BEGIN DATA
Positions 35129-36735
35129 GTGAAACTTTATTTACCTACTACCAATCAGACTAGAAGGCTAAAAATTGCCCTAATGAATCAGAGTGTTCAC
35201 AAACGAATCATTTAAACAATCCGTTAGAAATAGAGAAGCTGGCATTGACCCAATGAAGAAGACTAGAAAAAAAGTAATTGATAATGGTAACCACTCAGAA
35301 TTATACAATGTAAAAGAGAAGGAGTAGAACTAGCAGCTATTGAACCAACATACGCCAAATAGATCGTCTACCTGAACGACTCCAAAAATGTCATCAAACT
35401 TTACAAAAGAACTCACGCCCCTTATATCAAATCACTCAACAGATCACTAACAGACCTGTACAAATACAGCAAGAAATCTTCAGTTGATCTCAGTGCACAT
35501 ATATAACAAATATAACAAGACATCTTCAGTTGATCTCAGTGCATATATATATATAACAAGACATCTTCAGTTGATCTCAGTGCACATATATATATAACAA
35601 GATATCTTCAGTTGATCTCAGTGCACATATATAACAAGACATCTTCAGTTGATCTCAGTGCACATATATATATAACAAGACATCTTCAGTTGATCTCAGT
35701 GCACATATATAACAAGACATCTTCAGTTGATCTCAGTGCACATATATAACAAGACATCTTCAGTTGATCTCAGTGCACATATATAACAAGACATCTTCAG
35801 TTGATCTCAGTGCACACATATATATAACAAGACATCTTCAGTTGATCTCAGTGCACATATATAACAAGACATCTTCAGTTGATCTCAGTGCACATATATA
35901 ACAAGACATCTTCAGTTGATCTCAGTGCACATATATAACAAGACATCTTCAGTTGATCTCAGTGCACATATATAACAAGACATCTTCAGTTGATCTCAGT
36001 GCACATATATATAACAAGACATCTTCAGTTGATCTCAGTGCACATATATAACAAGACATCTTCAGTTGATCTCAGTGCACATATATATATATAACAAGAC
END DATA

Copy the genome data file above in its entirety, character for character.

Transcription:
Positions 35129-36735
35129 GTGAAACTTTATTTACCTACTACCAATCAGACTAGAAGGCTAAAAATTGCCCTAATGAATCAGAGTGTTCAC
35201 AAACGAATCATTTAAACAATCCGTTAGAAATAGAGAAGCTGGCATTGACCCAATGAAGAAGACTAGAAAAAAAGTAATTGATAATGGTAACCACTCAGAA
35301 TTATACAATGTAAAAGAGAAGGAGTAGAACTAGCAGCTATTGAACCAACATACGCCAAATAGATCGTCTACCTGAACGACTCCAAAAATGTCATCAAACT
35401 TTACAAAAGAACTCACGCCCCTTATATCAAATCACTCAACAGATCACTAACAGACCTGTACAAATACAGCAAGAAATCTTCAGTTGATCTCAGTGCACAT
35501 ATATAACAAATATAACAAGACATCTTCAGTTGATCTCAGTGCATATATATATATAACAAGACATCTTCAGTTGATCTCAGTGCACATATATATATAACAA
35601 GATATCTTCAGTTGATCTCAGTGCACATATATAACAAGACATCTTCAGTTGATCTCAGTGCACATATATATATAACAAGACATCTTCAGTTGATCTCAGT
35701 GCACATATATAACAAGACATCTTCAGTTGATCTCAGTGCACATATATAACAAGACATCTTCAGTTGATCTCAGTGCACATATATAACAAGACATCTTCAG
35801 TTGATCTCAGTGCACACATATATATAACAAGACATCTTCAGTTGATCTCAGTGCACATATATAACAAGACATCTTCAGTTGATCTCAGTGCACATATATA
35901 ACAAGACATCTTCAGTTGATCTCAGTGCACATATATAACAAGACATCTTCAGTTGATCTCAGTGCACATATATAACAAGACATCTTCAGTTGATCTCAGT
36001 GCACATATATATAACAAGACATCTTCAGTTGATCTCAGTGCACATATATAACAAGACATCTTCAGTTGATCTCAGTGCACATATATATATATAACAAGAC